ArrowArtboardCreated with Sketch.Title ChevronCrossEye IconIcon FacebookIcon LinkedinIcon Mail ContactPath LayerIcon MailMenu BurgerPositive ArrowIcon PrintIcon SearchSite TitleTitle ChevronIcon Twitter
Startups

Vietnam's FastGo plans ride-hailing push into US and Brazil

Startup in talks with investors to raise $50m to challenge Uber, Grab and Go-Jek

FastGo plans to raise $50 million in a second round of fundraising during the first half of 2019. 

HO CHI MINH CITY -- Vietnamese ride-hailing startup FastGo is looking to expand to the U.S. and Brazil this year even as it continues moving into major cities across Southeast Asia, with plans to raise $50 million by June to fuel its growth, the company's co-founder says.

"I am interested in expanding beyond the region where we might face competition with others offering ride-hailing apps," Nguyen Huu Tuat told the Nikkei Asian Review in a recent interview at FastGo's headquarters in Hanoi. "The U.S. and Brazil will be our next destinations, as our existing investors and partners come from these countries."

Tuat declined to identify FastGo's investors except for VinaCapital, a private equity and venture capital firm based in Ho Chi Minh City. VinaCapital is thought to have invested $3 million in August under FastGo's first funding round.

To accelerate its expansion, FastGo plans to raise $50 million in a second round of fundraising during the first half of 2019, Tuat said.

"We are in talks with investors from South Korea and the U.S.," he added.

FastGo says it has 40,000 registered drivers across 10 cities in Vietnam, where it began operating in June, two months after Singapore-based peer Grab acquired the Southeast Asia operations of U.S. rival Uber.

Though less than a year old, FastGo is already gearing up to expand across the region. It entered Yangon last month and now has its sights set on Jakarta, the home base of fellow regional ride-hailer Go-Jek. It plans to start operating in the Indonesian capital in March.

"Following Jakarta, we are moving to enter Singapore," Tuat said. 

Tuat acknowledged his company faces tough competition in Indonesia, where Grab and Go-Jek have a head start.

"In the next two years in Southeast Asia, we will prioritize reaching new cities where other big ride-hailers already have their presence," he said. "The fastest way to learn and grow is to compete directly against rivals."

Hundreds of commuters are stuck in a traffic jam in Ho Chi Minh City. (Photo by Shinya Sawai)

In Myanmar, the company targets reaching 2 million users in bigger cities this year, Tuat said.

"Grab, Go-Jek and Uber have raised a lot of money for expansion and development. However, they are burning money for marketing," he said. "FastGo's advantage is not money but its strategy, and we now focus on grabbing market share as fast as we can by offering better options."

The co-founder also described what he sees as a potential competitive edge for FastGo.

"We do not collect commissions from drivers," he said. "We charge them a small amount of money if they earn a minimum amount per day. Meanwhile, FastGo drivers do not increase fees at rush hours, but ask riders for tips."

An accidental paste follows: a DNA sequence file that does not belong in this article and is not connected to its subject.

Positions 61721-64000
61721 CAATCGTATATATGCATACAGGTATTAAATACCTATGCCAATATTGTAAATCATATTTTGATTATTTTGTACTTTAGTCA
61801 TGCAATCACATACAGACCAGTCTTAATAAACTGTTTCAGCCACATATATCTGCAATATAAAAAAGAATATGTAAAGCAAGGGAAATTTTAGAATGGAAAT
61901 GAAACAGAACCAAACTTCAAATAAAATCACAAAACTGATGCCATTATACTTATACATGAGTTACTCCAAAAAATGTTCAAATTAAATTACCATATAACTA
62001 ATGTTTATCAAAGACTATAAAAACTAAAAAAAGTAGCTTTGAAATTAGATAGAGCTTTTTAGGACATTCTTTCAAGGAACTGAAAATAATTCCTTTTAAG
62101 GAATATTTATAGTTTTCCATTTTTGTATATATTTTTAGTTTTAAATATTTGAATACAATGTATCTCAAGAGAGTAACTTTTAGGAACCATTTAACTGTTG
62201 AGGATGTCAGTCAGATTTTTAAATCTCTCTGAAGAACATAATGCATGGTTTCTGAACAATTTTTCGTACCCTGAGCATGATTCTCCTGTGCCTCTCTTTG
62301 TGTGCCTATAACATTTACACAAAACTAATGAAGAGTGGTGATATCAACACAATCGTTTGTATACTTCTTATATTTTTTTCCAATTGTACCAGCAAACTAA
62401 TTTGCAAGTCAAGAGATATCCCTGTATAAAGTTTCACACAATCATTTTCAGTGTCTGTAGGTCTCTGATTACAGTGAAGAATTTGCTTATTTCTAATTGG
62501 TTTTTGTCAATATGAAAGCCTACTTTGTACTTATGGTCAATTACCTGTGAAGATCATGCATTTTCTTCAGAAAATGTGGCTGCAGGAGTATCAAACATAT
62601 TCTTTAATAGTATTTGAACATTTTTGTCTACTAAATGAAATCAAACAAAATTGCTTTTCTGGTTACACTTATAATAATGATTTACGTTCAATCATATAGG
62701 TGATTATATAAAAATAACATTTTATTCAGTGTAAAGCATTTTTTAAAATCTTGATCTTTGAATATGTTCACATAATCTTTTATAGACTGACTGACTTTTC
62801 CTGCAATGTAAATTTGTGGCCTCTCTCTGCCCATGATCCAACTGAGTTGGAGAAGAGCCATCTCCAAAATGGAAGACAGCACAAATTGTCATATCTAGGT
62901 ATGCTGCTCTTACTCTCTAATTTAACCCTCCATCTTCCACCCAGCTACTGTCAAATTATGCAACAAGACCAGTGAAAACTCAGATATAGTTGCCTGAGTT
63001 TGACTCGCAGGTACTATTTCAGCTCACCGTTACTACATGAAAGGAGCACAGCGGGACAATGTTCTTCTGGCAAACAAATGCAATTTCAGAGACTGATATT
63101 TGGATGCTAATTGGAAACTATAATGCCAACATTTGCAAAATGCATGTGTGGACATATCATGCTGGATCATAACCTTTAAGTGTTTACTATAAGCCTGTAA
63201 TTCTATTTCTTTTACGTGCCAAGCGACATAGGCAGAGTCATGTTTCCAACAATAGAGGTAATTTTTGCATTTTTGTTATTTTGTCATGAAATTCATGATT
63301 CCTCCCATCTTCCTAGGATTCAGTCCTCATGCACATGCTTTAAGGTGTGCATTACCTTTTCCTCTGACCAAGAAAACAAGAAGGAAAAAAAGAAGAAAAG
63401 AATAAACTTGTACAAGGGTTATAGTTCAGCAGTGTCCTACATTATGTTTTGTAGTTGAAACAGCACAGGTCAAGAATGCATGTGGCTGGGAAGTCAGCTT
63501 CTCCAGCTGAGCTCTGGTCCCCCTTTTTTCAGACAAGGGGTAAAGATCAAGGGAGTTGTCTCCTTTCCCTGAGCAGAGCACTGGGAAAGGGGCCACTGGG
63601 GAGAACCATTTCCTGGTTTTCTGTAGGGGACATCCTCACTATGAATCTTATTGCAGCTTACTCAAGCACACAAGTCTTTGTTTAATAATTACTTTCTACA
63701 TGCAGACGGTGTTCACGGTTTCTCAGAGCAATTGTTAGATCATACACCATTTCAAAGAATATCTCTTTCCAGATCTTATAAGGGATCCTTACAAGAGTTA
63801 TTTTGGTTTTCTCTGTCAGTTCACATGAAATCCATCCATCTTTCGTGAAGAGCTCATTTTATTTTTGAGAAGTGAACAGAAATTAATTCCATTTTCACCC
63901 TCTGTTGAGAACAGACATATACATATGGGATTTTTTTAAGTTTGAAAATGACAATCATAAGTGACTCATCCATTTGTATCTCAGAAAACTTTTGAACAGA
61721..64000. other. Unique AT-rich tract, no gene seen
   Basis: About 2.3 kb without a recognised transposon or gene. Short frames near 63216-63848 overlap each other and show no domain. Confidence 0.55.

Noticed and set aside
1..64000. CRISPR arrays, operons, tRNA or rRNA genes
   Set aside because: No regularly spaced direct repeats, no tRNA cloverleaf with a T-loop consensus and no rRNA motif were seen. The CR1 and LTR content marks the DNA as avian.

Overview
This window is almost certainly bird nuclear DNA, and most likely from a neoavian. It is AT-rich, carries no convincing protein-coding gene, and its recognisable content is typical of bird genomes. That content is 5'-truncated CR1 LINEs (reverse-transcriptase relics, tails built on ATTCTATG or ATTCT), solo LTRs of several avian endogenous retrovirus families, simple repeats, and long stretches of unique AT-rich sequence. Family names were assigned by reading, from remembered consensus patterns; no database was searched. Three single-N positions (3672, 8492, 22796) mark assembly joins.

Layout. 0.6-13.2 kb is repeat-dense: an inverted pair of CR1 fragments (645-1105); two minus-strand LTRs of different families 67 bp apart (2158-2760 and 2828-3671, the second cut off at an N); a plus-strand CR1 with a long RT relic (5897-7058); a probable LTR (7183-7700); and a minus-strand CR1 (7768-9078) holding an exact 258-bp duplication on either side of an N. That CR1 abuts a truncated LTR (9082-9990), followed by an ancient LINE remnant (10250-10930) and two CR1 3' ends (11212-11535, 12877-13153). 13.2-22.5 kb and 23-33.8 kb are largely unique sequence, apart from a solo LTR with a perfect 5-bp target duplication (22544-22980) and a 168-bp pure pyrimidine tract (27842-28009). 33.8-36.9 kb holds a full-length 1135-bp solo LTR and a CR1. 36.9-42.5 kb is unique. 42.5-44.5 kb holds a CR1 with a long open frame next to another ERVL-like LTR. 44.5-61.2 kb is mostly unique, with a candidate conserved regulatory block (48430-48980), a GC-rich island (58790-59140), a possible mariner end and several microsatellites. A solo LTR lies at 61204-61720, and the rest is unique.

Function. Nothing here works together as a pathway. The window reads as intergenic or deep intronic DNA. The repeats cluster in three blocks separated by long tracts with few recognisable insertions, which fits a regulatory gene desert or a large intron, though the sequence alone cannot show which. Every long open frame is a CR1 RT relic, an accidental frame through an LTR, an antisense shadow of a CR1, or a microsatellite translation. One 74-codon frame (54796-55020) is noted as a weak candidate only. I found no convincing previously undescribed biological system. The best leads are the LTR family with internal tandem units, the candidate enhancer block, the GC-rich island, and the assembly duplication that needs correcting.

Grab and Go-Jek provide full-fledged transport services, while FastGo focuses instead on offering a marketplace, a platform to connect drivers and users.

"Drivers are free to choose the FastGo app or switch to others," Tuat said.

FastGo looks for local partners when it enters a country, Tuat said. The startup is working with Indonesian taxi operator Blue Bird to launch its service in Jakarta.

Tuat refused to disclose the company's profit level, saying that is not the primary goal at present.

The newcomer may need help to gain ground on its more established rivals. 

"To catch up with big players [such as Grab and Go-Jek], FastGo is likely to enhance its partnership and cooperation with banks and financial institutions to offer mobile payment and financial services," said Tran Hong Ninh, a Vietnamese industry observer.

(Nikkei)

Sponsored Content

About Sponsored Content This content was commissioned by Nikkei's Global Business Bureau.

You have {{numberArticlesLeft}} free article{{numberArticlesLeft-plural}} left this monthThis is your last free article this month

Stay ahead with our exclusives on Asia;
the most dynamic market in the world.

Stay ahead with our exclusives on Asia

Get trusted insights from experts within Asia itself.

Get trusted insights from experts
within Asia itself.

Get Unlimited access

You have {{numberArticlesLeft}} free article{{numberArticlesLeft-plural}} left this month

This is your last free article this month

Stay ahead with our exclusives on Asia; the most
dynamic market in the world
.

Get trusted insights from experts
within Asia itself.

Try 3 months for $9

Offer ends January 31st

Your trial period has expired

You need a subscription to...

  • Read all stories with unlimited access
  • Use our mobile and tablet apps
See all offers and subscribe

Your full access to the Nikkei Asian Review has expired

You need a subscription to:

  • Read all stories with unlimited access
  • Use our mobile and tablet apps
See all offers
NAR on print phone, device, and tablet media